Explaining why some students procrastinate successfully: Adaptive perfectionism and psychological capital as predictors
Date of this Version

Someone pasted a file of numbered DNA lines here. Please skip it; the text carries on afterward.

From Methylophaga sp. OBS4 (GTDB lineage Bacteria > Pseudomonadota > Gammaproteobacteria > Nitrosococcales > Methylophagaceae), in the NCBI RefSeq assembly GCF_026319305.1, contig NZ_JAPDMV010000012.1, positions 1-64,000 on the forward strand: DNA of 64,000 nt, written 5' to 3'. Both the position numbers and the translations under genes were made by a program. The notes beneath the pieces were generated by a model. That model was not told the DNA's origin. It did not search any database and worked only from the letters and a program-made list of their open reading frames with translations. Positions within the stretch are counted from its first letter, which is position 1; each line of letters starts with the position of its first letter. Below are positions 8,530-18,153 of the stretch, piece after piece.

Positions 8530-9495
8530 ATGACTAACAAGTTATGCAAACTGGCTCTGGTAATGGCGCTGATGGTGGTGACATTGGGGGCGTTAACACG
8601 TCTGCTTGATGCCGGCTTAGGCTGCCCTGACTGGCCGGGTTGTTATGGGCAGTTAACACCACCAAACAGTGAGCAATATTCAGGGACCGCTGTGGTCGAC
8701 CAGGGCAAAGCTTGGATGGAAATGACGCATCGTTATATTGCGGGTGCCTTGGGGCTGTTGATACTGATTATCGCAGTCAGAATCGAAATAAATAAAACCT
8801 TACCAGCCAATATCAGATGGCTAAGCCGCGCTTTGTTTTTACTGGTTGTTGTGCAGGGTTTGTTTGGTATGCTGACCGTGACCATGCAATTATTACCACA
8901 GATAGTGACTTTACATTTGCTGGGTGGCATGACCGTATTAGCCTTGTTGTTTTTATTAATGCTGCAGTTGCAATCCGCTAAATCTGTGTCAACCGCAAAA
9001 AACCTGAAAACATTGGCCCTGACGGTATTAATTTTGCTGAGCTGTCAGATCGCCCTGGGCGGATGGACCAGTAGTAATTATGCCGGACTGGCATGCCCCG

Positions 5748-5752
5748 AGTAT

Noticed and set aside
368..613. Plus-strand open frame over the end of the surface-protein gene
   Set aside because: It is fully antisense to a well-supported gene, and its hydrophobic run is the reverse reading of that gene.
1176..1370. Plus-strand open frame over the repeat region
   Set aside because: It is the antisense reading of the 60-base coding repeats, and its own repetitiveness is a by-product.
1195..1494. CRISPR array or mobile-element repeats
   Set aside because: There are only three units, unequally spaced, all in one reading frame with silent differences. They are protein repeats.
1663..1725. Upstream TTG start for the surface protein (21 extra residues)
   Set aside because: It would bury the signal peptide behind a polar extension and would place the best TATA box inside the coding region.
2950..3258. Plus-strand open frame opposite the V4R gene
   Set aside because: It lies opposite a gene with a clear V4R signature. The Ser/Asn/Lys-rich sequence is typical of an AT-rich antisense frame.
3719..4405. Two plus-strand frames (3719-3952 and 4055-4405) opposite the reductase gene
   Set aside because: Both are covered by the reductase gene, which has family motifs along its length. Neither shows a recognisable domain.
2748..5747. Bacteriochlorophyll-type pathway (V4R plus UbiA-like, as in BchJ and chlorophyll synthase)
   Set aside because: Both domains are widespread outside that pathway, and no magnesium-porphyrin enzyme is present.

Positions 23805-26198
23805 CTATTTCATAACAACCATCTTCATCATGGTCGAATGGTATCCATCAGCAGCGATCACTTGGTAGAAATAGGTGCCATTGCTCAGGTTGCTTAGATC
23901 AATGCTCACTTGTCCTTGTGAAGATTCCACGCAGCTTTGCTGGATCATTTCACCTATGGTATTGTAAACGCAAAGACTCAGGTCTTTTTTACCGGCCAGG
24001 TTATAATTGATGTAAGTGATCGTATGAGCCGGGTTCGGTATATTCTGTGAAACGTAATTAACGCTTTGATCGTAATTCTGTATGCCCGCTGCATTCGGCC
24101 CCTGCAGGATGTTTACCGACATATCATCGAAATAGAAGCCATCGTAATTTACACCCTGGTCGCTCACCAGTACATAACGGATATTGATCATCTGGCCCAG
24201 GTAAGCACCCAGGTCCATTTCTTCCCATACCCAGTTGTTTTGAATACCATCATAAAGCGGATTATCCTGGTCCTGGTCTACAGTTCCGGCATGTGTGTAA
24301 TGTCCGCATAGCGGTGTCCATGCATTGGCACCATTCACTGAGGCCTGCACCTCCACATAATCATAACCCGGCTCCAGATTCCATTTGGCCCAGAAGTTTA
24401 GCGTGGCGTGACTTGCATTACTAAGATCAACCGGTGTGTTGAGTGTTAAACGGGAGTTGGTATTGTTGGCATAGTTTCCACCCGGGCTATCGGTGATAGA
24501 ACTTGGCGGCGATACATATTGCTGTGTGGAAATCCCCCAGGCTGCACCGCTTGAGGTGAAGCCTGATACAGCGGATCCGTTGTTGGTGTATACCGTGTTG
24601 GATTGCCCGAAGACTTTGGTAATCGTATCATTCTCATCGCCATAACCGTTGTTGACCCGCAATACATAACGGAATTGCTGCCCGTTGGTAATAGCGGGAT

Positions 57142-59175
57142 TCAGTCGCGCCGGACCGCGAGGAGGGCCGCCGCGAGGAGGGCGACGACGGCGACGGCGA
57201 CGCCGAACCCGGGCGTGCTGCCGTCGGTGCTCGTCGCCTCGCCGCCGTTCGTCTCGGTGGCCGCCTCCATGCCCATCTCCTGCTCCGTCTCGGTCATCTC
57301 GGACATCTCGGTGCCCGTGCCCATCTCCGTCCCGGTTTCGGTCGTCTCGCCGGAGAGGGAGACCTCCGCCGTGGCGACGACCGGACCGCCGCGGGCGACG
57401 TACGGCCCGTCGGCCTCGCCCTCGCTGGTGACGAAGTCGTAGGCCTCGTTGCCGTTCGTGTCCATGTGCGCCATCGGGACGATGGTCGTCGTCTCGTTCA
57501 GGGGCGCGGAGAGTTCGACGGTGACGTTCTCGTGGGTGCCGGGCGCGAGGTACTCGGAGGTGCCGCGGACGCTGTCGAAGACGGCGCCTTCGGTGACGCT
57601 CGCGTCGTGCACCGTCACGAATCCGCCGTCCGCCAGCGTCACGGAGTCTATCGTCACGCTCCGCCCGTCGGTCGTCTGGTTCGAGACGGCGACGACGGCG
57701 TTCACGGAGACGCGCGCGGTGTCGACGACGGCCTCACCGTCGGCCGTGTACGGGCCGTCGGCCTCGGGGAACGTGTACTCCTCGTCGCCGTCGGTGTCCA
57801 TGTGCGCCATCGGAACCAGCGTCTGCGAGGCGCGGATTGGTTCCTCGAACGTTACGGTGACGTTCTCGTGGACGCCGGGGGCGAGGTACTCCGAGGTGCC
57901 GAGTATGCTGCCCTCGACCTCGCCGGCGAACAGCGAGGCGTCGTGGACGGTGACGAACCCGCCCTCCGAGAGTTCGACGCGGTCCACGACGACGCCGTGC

Despite contrary observations in traditional literature, many students who procrastinate do so successfully – they are active and effective delayers in handling their own academic deadlines. Some research studies have supported a distinction between active (adaptive) and passive (traditional,dysfunctional) procrastination and found active procrastinators to be effective in time management and outcomes (cf., Chu & Choi, 2005). One recent study has examined the relationship between perfectionism, self-efficacy and academic procrastination but there are no studies examining psychological capital and its four component parts in relation to perfectionism and procrastination. We set out to examine this relationship and to differentiate outcomes (active vs passive procrastination) on the basis of the perfectionistic emphases (‘adaptive’ or ‘maladaptive’) and psychological capital as a whole - which involved four components- self-efficacy, resilience, optimism and hope. The current study employed the Luthans et al. (2007) Modified Psychological Capital Questionnaire (PCQ: PsyCap). Would the total PsyCap as well as its four domains mediate the relationship between adaptive perfectionism and academic procrastination?.